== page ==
Michael Hettich: New Poems

Art by Yoko Tanaka

Some Days

I’m a vestigial bone in the body
of a nearly-extinct mammal that’s being
studied by a team of graduate students
who keep it in a cage and watch what it does

when they give it little electric shocks
followed by its favorite food.

Other days I’m a vital organ in the soul
of an old man who did something terrible once
in his youth and wants to tell someone about it,
now that it’s all been forgotten.

I could be the number of days you still have
to live, the ancient trees swaying
in the dreams that haunt you; maybe I’m the dog
sniffing the sidewalk for a clue to where
his master’s gone. I might be that disappeared

masteror the pigeons cooing by the fountain,
pecking at the breadcrumbs some old woman threw,
a woman who was loved for her beauty, in her youth–

unless I’m the windows in all the high buildings
glinting like tinsel as the sun goes down,
then falling into uniform darkness.


Simply by Breathing

I’ve been breaking things lately, so I can try
to mend them, and learn a new kind of caring—
at least for me–a gentle way to touch
the car-crushed snakes and broken-winged birds
that visit us in spring. But really, I can only
wait for them to heal, or die. So I break things
to practice, and then I practice waiting
for the healing. It’s like a wind I can’t hear
unless I hold my breath, another kind of sleep
I wake from, to break things again: no shattered
bones or teeth, no windows or teapots,
just a kind of silence, like the small bone we didn’t
realize was scaffolding something inside us
until somehow it broke. There’s marrow there, even
in that little bone, so much like a bird’s bone,
hollow and lightweight–and yearning, even now,
to fly. I ask it to be patient, to wait
until its fully healed, and functioning like silence–
then I break something else, simply by breathing
or looking out the window, or walking through the woods
searching for a trace of the trail I made
so many years ago now I don’t remember where
I thought it might take me, or what I might find there,
imagining a waterfall, beyond the next turn,
a spring-fed pool I might swim in, a place
no one else knew about, surrounded by the tracks
of the animals that came there to drink.


The Long Marriage

Night emerges from the morning woods
to walk across the tall grass toward us, sighing
faintly in the fresh light, as though it were in pain,
which it must be, to be seen in broad daylight, alone
with itself. We call to it, gently, like we might
call a stray dog, someone’s lost pet, holding
our own bodies ready to pull back, if it moves
toward us in hunger. But this darkness is not
starving, not dangerous, so we let it come close enough
to pet, and it enters our bodies, a language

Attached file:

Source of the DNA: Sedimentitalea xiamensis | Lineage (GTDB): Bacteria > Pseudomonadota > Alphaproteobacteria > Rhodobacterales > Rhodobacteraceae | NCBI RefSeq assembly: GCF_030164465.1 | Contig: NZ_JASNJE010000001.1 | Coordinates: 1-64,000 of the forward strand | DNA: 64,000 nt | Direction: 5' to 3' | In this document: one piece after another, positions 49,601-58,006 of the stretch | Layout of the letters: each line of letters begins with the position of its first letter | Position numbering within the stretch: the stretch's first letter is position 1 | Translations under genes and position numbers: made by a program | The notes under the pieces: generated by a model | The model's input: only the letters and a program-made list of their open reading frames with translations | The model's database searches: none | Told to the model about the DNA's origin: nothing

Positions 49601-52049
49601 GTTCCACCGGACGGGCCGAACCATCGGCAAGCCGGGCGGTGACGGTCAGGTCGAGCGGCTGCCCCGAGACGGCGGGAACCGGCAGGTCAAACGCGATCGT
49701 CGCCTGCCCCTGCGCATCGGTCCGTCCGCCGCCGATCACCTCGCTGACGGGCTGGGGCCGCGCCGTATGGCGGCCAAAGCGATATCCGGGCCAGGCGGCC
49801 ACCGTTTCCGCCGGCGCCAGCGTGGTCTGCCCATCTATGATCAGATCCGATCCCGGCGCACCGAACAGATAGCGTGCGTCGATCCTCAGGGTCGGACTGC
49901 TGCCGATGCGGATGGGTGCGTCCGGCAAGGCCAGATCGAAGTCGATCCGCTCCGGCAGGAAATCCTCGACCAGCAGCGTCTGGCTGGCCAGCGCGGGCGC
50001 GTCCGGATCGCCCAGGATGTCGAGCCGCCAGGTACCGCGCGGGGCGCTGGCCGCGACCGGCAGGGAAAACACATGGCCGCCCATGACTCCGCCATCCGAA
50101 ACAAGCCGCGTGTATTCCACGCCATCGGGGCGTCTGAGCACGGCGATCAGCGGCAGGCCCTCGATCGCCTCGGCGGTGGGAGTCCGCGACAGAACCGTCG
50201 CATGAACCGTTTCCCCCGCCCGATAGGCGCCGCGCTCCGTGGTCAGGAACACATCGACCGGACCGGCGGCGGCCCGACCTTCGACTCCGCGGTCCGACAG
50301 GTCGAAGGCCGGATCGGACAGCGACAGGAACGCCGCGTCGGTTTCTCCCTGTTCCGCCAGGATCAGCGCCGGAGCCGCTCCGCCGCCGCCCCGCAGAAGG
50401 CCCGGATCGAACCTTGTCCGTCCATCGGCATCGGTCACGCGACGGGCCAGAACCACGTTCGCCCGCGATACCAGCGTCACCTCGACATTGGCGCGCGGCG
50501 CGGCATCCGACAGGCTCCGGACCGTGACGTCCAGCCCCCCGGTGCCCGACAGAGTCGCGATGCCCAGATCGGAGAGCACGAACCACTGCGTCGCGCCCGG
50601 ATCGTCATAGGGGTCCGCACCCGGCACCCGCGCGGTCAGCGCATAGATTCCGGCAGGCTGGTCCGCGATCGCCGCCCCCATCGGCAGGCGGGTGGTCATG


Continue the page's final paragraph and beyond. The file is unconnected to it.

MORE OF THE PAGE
we haven’t yet learned how to speak, which we keep
inside, like a secret, as the morning rolls on
through the oaks and maples, as though it were a wave
we could ride on a summer beach, laughing.


The Blizzard

The next day, we waded out into the snow
to look for tracks: rabbit, chipmunk,

all sorts of birds–and something with paws
that walked lightly, in circles. Where the tracks faded

the wind had made drifts. I took a snapshot
of you with the snow to your waist, smiling

and squinting as though you were starting to tell me
something important. There were crows in the trees

calling down at us, leaping from branch
to branch as though to warn us of something

we weren’t yet aware of. The night before
I’d awakened to a cry. I’d gotten up and listened

until I could call it the wind, until
I could call it your breath, marking the cadence

of your dreams, that life you’d forget when you woke.
I was alone though you were right there,

muttering a little in a language I’ve never
learned, a language you don’t even know

yourself, except when you’re sleeping. My body
seemed to glow, and the snow glowed blue,

though the moon was just a sliver in the darkness.

Michael Hettich has published a dozen full-length books of poetry, most recently The Mica Mine, which won the 2020 Lena Shull Book Award from the North Carolina Poetry Society and was published in April, 2021. A “new and selected” book is forthcoming from Press 53. He has published widely in journals and in a few anthologies as well. He lives with his family in Black Mountain, North Carolina. His website is michaelhettich.com.

Michael Hettich at EIL

More art by Yoko Tanaka at EIL


One response to “Michael Hettich: New Poems”

  1. Joy Dube says:

    I love your poems, so imagistic, they take you flying all over, then deep down into the earth. I love that.

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